Labor is on track to secure the minimum number of seats required to form a majority government.
Numbers tallied by the Australian Electoral Commission show Labor currently leading with 76 seats. But some, including the seat of Gilmore on the NSW south coast, are too close to call.
On Monday morning senior Labor figures were not ready to claim a majority government victory, but said there was a "strong and credible path" towards it.
"We're hopeful for a majority government but there's more votes to be counted. That's the reality. We've got a few more days to go," newly sworn in Finance Minister Katy Gallagher told ABC News Breakfast on Monday.
The latest Australian Electoral Commission figures have Labor ahead in 76 seats and the coalition with 58 MPs.
Postal votes will continue to be received and counted until June 3 and the writs will be returned on or before June 28.
Prime Minister Anthony Albanese, Deputy Prime Minister Richard Marles, Foreign Minister Penny Wong, Treasurer Jim Chalmers and Finance Minister Katy Gallagher were sworn in by Governor-General David Hurley in Canberra on Monday.
Mr Albanese is travelling to Tokyo with Senator Wong for a summit with leaders of the US, Japan and India.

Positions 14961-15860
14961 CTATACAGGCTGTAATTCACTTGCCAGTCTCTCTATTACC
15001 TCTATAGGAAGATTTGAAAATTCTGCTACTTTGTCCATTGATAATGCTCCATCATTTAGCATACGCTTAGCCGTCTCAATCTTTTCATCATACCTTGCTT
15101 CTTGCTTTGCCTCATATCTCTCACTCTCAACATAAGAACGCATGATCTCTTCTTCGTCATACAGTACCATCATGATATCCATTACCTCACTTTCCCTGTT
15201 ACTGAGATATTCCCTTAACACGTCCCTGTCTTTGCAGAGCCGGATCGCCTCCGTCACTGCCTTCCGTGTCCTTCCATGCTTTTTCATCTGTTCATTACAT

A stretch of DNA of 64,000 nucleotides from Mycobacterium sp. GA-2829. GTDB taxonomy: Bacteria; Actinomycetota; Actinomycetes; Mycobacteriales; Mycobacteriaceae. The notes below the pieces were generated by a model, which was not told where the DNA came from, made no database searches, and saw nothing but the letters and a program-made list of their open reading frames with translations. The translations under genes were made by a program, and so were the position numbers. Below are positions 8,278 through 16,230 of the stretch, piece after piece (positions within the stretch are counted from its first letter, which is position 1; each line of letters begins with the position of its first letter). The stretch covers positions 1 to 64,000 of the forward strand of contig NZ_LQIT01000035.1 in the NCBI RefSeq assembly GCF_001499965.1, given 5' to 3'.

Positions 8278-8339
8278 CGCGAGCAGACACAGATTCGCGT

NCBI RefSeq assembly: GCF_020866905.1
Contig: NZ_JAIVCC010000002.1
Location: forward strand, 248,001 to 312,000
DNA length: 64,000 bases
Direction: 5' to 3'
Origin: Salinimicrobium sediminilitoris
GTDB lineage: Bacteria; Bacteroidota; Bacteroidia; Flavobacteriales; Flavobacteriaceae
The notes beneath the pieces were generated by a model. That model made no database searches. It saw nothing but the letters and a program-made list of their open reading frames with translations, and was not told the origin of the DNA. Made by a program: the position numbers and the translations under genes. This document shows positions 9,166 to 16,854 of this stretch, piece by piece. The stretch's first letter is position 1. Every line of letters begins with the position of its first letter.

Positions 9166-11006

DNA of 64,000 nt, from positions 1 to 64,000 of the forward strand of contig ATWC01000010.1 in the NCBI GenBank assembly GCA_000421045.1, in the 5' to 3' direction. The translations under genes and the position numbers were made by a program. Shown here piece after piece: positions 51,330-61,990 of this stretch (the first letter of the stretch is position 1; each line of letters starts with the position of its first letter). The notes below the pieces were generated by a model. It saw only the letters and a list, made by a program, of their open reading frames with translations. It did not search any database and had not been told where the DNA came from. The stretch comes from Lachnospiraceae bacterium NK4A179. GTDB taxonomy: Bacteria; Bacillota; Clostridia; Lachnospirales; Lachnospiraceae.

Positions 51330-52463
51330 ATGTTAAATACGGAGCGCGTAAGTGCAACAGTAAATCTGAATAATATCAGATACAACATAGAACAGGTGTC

But the seat count continues as a swathe of incoming independents are expected to comprise a large cross bench of at least 15 members.
Prior to the election there were seven crossbenchers.
Regardless of the parliamentary make up, the prime minister will work with the cross bench to bring the country together, Senator Gallagher said.
"We're going to have a bigger crossbench without a doubt and Anthony is exactly the type of prime minister who has the skills and strength to deal with that," she told ABC Radio National.
"The people of Australia voted for change on the weekend, not just in terms of government, they voted in terms of change about how they want to see the parliament work and Anthony's just the right guy for the job to deal with that."
Less than 48 hours after the federal election, work has already started to audit the existing budget and find instances of waste, Treasurer Jim Chalmers says.
He expects to deliver Labor's first budget in nine years at the end of October.
"This is probably the trickiest set of economic conditions that a new government and new treasurer has inherited," he told Sky News.
A third of voters supported a minor party with their first preference, and senior Labor figure Tanya Plibersek said the incoming government would learn from the recent campaign to address such dissatisfaction.
Ms Plibersek, expected to take on the education portfolio, told the Seven Network that Labor needed to have a close look at why people were turning away from the major parties.
Labor is expected to finalise its ministry next Tuesday once the caucus meets.
Australian Associated Press
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